Even though my #1 reason for going clubbing is and always will be for the electronic dance music, getting hit on by foreign men (and sometimes flirting) is inevitably a part of the experience. I have to admit that getting the right kind of attention from the right kind of guy can propel a night from great to amazing.
After clubbing all around the world in the past two years, I have to say that I have come a full circle and that my favorite kind of men to get hit on by are Americans. Primarily because they demonstrate a willingness to buy or share drinks unparalleled in other countries. Hey, I know it’s not fair, but I’m a practical girl. Traveling and going out is expensive, and every bit of savings counts, ok? 😉
These are my impressions of how men flirt from different countries of the world, as seen by me chronologically ever since I started traveling in January 2014.
Brazilians are not afraid to give it their all when flirting with girls, usually saying some nice (but obviously BS) words then going in for the kiss barely a minute after talking to you. The things they say are invariably something like “you’re beautiful” or going a step further and saying “you’re the most beautiful girl in the club”, “you’re the most beautiful ‘japa’ girl I’ve ever seen.” For me, when these superlatives start to come out, my bullsh*t alarm starts to go off. However, from my observation Brazilian girls do get really happy when men say these things to them so these lines must work.
Every man in the Brazilian clubbing jungle is trying to kiss a girl. That’s their main reason for going out (unless they’re in a techno club, where, like in their international counterparts, no one talks to anyone). So, men also need to be somewhat original to get kisses. Several guys have tried the line on me: “Have you ever kissed a Brazilian guy?” My personal favorite is a follow-up of, “oh you have? Well, have you ever kissed a Brazilian guy as tall as me?” (Note: I did not kiss this guy)
If you say no, they either try to talk you into it and give it another try after a few moments, or they just move on to another girl to get kisses. A man can kiss a many girls in a night, in fact teenagers like to compete over it. Kissing 20 girls in a night is not unheard of. However, despite kissing many girls Brazilian men do not expect to take you home.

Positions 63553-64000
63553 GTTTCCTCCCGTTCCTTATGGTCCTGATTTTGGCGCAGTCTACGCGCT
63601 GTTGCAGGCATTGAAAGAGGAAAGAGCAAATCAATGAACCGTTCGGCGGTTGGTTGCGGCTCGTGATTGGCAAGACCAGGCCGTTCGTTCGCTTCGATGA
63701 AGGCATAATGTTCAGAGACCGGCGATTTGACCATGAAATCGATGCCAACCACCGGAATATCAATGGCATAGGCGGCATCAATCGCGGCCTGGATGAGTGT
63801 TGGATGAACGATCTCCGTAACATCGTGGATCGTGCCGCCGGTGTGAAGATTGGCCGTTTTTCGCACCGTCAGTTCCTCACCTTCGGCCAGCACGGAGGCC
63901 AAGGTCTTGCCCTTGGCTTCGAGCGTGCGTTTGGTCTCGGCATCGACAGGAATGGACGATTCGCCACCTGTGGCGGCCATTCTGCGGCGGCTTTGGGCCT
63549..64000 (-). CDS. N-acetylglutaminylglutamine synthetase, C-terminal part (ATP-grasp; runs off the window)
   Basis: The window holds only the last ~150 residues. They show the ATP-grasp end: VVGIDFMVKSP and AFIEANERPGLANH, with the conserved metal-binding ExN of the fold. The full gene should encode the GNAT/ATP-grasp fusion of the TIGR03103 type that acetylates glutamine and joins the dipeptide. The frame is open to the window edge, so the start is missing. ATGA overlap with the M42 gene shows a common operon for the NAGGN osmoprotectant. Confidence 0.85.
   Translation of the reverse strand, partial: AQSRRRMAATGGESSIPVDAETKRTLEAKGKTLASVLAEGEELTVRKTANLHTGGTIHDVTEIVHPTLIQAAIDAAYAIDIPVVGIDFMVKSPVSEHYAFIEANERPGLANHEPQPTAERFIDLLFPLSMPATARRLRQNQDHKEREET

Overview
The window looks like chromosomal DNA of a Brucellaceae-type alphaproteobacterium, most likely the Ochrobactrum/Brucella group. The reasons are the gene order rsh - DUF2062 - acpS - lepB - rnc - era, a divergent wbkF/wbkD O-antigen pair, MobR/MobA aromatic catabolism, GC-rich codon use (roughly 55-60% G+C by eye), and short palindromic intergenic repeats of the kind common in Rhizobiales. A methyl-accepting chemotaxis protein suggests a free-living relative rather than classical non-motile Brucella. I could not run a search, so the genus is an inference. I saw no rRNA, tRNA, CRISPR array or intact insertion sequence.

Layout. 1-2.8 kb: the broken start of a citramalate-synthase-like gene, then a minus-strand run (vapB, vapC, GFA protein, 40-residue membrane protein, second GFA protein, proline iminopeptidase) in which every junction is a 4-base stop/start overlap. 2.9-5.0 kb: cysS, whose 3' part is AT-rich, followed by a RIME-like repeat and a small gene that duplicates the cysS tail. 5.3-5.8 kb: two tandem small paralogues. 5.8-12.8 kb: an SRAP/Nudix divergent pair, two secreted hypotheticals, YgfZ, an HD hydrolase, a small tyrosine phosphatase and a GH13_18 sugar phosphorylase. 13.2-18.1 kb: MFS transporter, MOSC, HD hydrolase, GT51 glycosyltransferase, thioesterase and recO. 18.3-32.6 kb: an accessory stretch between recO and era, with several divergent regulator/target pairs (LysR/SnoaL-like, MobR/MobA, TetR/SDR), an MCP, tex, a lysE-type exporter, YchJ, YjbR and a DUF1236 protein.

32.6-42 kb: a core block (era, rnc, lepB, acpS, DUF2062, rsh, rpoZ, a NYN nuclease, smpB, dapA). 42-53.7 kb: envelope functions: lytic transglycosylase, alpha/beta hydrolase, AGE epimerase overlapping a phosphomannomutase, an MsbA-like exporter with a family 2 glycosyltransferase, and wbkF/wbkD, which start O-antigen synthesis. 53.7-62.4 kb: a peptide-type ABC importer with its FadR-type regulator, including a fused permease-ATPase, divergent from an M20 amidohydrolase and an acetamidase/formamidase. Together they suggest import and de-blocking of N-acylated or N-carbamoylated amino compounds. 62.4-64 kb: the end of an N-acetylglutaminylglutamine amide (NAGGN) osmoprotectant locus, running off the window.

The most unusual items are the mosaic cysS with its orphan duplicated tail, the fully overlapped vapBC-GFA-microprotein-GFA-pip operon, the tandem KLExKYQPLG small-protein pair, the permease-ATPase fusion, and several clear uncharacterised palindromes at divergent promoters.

Oh, and forget getting drinks from them, because at their rate of talking to girls, if they get every girl a drink, they’d spend their months’ earnings by 1AM. It just doesn’t make sense for them to purchase drinks for girls since it’s easy to get kisses from girls. One interesting by-product from this culture in my opinion is that Brazilian guys are exceptionally thick-skinned and can handle rejection extremely well in life. This is in part because they have started at a young age to “practice” propositioning girls and find being rejected to be not a big deal – a good life skill to have, I’d say.
Anyway, to conclude, it was kind of annoying to me that I couldn’t “get to know” new guys in clubs if I didn’t want to kiss them from the start. It’s just such a big part of their culture that I could not get into. Oh well, onto the next country…
Argentinean men are aggressive and persistent, more so than Brazilians. Out of all the men I’ve been clubbing with, they’re my least favorite. In a club, I’ve had multiple men come up to me and try to kiss me, saying things like “but I’ve never kissed an Asian girl before!” (Bro, how is this my problem?) and when you say no to them, they don’t just leave like Brazilians, they still stick around like a fly and try to talk you into kissing them, corner you into the wall, and right before they give up they will say “are you sure you’re not going to kiss me?”